Mick Jagger, Keith Richards, Charlie Watts and Ronnie Wood were joined by their original bass player Bill Wyman at the 02 Arena.
Music critics hailed the rockers’ return a success.
Reviews of the gig described the band as “still leading the pack” and “at the cutting edge of pop”.
“They have a combined age of 273, but the four Stones remain an extraordinary live proposition,” John Aizlewood wrote in the Evening Standard.
“Jagger, camp and louche, was a preening but energetic peacock; Richards was as cool as a man sporting a red hairband and turquoise jacket could possibly be; Ronnie Wood was a chirpy mascot and that ocean of serenity Charlie Watts showed the tiniest of drumkits can make the biggest noise,” he said.
Guest stars included Mick Taylor – was originally in the Stones from 1969 to 1974 – who played lead guitar on Midnight Rambler.
Mary J. Blige also duetted with Sir Mick Jagger on Give Me Shelter.
“It’s amazing that we’re still doing this, and it’s amazing that you’re still buying our records and coming to our shows,” the frontman said.
“Thank you, thank you, thank you.”
Mick Jagger also joked about the controversial price of the concert’s tickets.
“How are you doing up in the cheap seats?” he asked fans in the upper rows.
“Except they’re not cheap seats, that’s the problem.”
The Rolling Stones returned to the London stage on Sunday night in the first of five concerts to celebrate their 50th anniversary
The show began with a brief video tribute from stars including Sir Elton John, Iggy Pop and Johnny Depp.
The band played 23 songs including some of their rarely-played early numbers such as It’s All Over Now and their cover version of the Beatles’ I Wanna Be Your Man.
They also showed a video montage of their big influences such as Muddy Waters, Bob Dylan and Johnny Cash.
The Independent described Sir Mick Jagger as being “in good voice” and “impressively strident” in the opening song.
Reviewer Andy Gill was also positive about the guest appearances of Wyman, who he described as “stolid as ever” on It’s Only Rock’n’Roll and Honky Tonk Women, and Mick Taylor, whose “stinging lead lines” on Midnight Rambler combined well with the rest of the band.
“For seven minutes or so, the years fall away and it seems as if the group were still at the cutting edge of pop – something their two new numbers, sadly, never quite manage,” he said.
Writing in The Guardian, Alexis Petridis said the show was “liberally flecked with moments” which were “about more than mere nostalgia, where the band seems to suddenly hit its stride, when well-worn material comes alive”.
“Keith Richards’ Before They Make Me Run arrives with its screw-you swagger intact,” he added.
The band also played classics such as Paint It Black and Jumping Jack Flash, but they didn’t get to perform Satisfaction as they ran out of time.
Still, fans were happy with the performance.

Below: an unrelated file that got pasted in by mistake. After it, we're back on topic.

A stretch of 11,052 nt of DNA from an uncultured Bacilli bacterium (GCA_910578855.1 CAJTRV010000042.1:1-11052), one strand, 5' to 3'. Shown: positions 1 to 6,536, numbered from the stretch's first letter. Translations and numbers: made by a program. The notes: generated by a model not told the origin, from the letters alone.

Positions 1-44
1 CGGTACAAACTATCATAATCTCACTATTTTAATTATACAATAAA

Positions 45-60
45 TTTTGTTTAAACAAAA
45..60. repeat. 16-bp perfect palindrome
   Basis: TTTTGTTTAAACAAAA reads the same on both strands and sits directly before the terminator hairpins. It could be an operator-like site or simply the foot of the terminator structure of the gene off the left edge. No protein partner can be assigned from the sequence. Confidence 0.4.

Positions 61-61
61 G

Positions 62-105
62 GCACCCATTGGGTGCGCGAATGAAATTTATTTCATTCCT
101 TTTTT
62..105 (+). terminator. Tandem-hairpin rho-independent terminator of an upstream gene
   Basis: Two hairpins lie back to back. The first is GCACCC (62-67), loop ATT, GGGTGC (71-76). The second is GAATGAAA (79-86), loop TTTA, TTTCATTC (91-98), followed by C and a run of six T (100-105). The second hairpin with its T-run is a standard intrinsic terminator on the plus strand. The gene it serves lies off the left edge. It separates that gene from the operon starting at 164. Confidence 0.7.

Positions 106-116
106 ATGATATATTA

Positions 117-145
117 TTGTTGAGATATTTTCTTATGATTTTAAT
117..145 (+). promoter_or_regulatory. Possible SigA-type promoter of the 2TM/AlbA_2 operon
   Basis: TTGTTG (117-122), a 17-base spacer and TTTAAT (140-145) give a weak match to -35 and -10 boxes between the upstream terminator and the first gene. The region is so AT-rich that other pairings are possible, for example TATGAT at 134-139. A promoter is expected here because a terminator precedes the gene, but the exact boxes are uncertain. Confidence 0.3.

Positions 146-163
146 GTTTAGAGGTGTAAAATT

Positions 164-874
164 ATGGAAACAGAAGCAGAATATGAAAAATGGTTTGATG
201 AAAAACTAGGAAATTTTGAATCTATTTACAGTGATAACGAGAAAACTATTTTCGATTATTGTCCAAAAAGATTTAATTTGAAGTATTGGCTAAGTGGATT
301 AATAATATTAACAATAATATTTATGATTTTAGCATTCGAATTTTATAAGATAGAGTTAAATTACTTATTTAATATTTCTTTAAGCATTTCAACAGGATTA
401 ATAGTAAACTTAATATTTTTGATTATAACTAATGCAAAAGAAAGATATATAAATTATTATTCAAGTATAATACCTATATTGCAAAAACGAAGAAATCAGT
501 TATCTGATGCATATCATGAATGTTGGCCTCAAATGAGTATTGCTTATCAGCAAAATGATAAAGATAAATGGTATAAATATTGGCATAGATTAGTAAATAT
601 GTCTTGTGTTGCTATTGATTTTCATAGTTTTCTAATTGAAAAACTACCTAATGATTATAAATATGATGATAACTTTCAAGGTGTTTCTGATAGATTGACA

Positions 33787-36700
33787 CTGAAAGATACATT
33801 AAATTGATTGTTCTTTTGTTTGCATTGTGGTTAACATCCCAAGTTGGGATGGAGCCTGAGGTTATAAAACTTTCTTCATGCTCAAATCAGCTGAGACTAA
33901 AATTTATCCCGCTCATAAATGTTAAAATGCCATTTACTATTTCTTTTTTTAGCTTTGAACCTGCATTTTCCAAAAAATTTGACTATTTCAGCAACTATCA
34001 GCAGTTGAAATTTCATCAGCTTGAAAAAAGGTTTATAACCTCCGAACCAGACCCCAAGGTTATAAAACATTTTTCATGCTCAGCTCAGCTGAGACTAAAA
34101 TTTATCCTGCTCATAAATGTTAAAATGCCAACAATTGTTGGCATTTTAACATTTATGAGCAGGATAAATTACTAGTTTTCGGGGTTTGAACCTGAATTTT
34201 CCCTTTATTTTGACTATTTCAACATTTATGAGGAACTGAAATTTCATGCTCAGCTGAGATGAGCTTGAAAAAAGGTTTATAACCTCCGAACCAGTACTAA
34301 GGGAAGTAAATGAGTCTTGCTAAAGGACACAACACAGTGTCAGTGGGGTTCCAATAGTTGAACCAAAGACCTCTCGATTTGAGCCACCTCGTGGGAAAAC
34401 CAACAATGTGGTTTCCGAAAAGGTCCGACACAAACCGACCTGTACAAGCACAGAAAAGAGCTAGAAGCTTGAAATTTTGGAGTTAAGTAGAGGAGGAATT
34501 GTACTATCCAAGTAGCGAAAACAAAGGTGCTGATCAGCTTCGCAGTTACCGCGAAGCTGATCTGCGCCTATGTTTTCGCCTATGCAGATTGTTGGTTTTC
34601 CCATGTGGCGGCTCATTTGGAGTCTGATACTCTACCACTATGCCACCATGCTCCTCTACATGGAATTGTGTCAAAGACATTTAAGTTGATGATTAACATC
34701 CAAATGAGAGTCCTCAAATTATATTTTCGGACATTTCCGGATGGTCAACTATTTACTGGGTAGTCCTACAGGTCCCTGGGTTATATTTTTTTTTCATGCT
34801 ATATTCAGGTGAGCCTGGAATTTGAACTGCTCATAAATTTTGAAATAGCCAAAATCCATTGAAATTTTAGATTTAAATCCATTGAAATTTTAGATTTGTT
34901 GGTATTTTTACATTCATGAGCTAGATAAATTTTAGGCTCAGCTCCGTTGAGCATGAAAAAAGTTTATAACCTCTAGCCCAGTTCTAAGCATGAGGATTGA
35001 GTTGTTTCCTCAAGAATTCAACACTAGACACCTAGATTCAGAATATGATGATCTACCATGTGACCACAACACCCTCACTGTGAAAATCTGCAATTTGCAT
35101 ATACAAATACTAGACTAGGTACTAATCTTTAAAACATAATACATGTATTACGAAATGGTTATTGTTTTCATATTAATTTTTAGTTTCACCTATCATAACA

“It was pretty special. It’s not very often you get to see something like that. It was incredible,” said one.
Another man who travelled from Australia for the concert said it was “amazing”.
“Mick Taylor… What a genius,” he added.
Music critic Neil McCormick said the music sounded as good as it did when he first started going to gigs in the early 1980s.
“They really did seem happy to be there,” he said.
“There were many moments when they went completely mad.”
The series of gigs marks 50 years since the band first appeared in a small London club determined to pay homage to the masters of American blues.
There will be one more concert in London on Thursday, followed by one in Brooklyn, New York, and two in Newark, New Jersey.
The Rolling Stones have performed to 350 fans at Le Trabendo club in Paris after announcing a surprise gig on Twitter.
It was their first concert since 2007, and came ahead of 50th anniversary shows in London and New York.
Playing for almost an hour and a half, the band rattled through hits like It’s Only Rock and Roll and Brown Sugar.
“I can’t believe we’re all still standing up,” joked Mick Jagger.
“You’d think by now one or two of us would be sitting down, but we’re not.”
Tickets to the event at Le Trabendo club in Paris cost $18, selling out within minutes.
By contrast, seeing the band at London’s O2 Arena in November could set you back $625.
The Rolling Stones are in Paris to rehearse for those arena dates and tweeted that last night’s performance would be a “short warm-up gig”.
They played fan favorites including Route 66 and Miss You, as well as their latest single Doom and Gloom, which peaked at number 97 in the UK’s Official Singles Chart.
The Rolling Stones have performed to 350 fans at Le Trabendo club in Paris after announcing a surprise gig on Twitter
Fans Don Device and Robert Blalack were amongst the crowd.
“It seemed like it was their fifth or sixth performance, they still had the enthusiasm and the thrill of enjoying the audience reaction, even after 50 years,” said Robert Blalack.
“Actually, after tonight, I think that they have got a long time in front of them,” added Don Device.